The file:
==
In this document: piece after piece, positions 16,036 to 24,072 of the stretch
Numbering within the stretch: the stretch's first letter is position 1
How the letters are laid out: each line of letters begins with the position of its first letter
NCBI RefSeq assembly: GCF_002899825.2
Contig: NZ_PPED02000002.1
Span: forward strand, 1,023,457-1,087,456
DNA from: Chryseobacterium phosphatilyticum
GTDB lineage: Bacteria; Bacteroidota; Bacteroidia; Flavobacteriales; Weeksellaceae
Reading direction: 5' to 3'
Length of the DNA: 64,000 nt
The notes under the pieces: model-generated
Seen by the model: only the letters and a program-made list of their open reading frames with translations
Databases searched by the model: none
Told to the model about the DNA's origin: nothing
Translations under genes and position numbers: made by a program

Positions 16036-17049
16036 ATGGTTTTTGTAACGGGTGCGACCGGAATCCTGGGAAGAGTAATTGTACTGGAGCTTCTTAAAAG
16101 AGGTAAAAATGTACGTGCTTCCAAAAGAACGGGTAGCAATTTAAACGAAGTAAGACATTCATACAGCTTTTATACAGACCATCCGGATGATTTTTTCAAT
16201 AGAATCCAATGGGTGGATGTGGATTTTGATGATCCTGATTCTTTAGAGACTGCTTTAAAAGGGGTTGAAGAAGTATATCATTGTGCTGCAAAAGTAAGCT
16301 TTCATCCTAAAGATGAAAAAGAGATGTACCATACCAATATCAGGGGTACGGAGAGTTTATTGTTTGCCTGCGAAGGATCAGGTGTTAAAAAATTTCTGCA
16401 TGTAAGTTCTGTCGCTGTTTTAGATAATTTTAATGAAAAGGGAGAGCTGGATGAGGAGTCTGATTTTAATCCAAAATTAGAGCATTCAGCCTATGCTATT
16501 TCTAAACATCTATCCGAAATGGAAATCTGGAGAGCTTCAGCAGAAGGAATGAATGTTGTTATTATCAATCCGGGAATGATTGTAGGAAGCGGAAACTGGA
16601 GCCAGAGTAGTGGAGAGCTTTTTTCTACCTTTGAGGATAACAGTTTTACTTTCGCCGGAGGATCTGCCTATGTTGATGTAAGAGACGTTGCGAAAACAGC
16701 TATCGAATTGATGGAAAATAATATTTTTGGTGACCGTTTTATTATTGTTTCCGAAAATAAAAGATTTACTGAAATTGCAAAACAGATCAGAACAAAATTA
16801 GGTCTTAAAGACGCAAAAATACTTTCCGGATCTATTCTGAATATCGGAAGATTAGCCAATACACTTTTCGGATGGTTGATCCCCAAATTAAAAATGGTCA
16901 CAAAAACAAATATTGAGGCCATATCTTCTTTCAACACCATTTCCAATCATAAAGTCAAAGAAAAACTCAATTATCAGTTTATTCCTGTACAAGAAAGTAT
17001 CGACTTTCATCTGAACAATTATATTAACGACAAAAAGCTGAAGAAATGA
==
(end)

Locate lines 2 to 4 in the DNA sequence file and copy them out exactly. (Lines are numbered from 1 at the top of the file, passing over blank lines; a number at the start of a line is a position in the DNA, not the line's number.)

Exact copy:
Numbering within the stretch: the stretch's first letter is position 1
How the letters are laid out: each line of letters begins with the position of its first letter
NCBI RefSeq assembly: GCF_002899825.2